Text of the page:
Afghan communities will soon become better equipped to engage citizens and ensure all voices are heard, thanks to the Afghanistan Institute for Civil Society (AICS). Launched in February at a ceremony attended by Dr. Abdullah Abdullah, Afghanistan’s Chief Executive Officer, AICS is the first locally-driven, independent organization supporting civil society at the community level in Afghanistan. Nearly 200 Afghans from various sectors attended the event in Kabul.
AICS was established by Aga Khan Development Network, in partnership with Counterpart International, to support civil society organizations (CSOs) and build a vibrant civic sector around the country. AICS will help Afghan CSOs improve their performance and ensure they meet both local and international standards of excellence, with certificates awarded to organizations meeting these standards.
AICS supports CSOs at community-based centers and through online learning tools. Its certification process draws upon tools developed by Counterpart’s former I-PACS II program and refined by Counterpart’s ACEP program and the Aga Khan Foundation (AKF).
Through this innovative certification process, AICS will help CSOs improve their ability to coordinate and engage with key stakeholders, including public and private agencies, donors, and peer CSOs. By equipping CSOs to develop effective, inclusive collaborations, AICS will help organizations become better prepared to provide services and participate in important policy discussions. Certification will also help CSOs attract the attention of new partners and strengthen the reputation of their organization and the sector overall.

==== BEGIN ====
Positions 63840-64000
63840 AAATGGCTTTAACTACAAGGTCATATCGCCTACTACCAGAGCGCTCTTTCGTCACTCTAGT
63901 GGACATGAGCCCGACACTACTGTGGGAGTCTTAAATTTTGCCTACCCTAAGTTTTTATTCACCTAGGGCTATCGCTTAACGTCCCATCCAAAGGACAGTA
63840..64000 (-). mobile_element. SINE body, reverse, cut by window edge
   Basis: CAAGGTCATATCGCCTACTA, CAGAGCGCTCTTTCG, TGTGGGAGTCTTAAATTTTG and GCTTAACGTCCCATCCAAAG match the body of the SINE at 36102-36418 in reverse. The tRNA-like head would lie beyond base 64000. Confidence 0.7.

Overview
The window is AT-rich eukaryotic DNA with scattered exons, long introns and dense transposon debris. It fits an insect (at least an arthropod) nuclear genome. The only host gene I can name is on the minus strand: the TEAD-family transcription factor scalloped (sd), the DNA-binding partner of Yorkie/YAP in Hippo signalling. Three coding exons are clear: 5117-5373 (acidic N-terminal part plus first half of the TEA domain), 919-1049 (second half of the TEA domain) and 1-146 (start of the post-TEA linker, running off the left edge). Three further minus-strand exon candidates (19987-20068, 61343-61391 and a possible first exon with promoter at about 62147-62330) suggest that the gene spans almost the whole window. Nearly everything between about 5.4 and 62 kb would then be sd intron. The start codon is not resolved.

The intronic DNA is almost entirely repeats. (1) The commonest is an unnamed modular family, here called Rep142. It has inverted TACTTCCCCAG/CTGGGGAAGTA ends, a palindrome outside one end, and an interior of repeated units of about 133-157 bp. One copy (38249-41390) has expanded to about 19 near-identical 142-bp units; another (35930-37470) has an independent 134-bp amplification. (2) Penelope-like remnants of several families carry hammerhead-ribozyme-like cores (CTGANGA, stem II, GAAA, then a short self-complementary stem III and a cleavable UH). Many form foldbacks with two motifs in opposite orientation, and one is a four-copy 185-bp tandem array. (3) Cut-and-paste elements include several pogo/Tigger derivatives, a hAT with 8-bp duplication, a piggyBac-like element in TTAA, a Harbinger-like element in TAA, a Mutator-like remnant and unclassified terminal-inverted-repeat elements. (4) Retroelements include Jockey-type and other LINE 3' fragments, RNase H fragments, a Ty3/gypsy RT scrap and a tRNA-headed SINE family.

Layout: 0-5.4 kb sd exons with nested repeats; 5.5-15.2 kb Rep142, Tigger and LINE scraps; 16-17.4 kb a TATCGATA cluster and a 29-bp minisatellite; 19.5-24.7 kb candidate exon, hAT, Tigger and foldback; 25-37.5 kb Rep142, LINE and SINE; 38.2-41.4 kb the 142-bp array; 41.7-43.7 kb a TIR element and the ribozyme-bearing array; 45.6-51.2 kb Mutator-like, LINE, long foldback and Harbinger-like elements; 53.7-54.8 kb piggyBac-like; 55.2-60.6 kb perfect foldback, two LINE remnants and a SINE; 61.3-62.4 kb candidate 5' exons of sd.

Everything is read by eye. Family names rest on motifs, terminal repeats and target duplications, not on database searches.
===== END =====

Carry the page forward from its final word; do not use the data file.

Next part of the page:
Dr. Abdullah voiced his support for AICS and spoke about the need to improve communication between civil society and other sectors for the mutual benefit of CSOs, the government, and Afghan citizens. “AICS will contribute to growing a cadre of credible civil society organizations who partner with government in addressing Afghanistan’s development challenges,” said Dr. Abdullah.
Since 2005, Counterpart has worked with civil society organizations and emerging leaders across Afghanistan to influence policy, ensure government transparency, and advocate for political reform. To date, Counterpart has helped nearly 650 Afghan CSOs become more viable, visible, and vocal.
“Counterpart enables Afghan citizens to monitor government accountability and participate in necessary reform,” said Ramin Nouroozi, Counterpart Afghanistan’s Deputy Chief of Party for Programs. “To do this, CSOs need to effectively dialogue with the government. That’s why we need AICS: because AICS will lend support and provide training to those organizations, new and old, that are persevering every day to build better lives and more durable futures for all Afghans.”
Counterpart’s Afghanistan Civic Engagement Program (ACEP) is funded by the United States Agency for International Development (USAID). To learn more about AICS, check out its Facebook and Twitter (@AICSaf).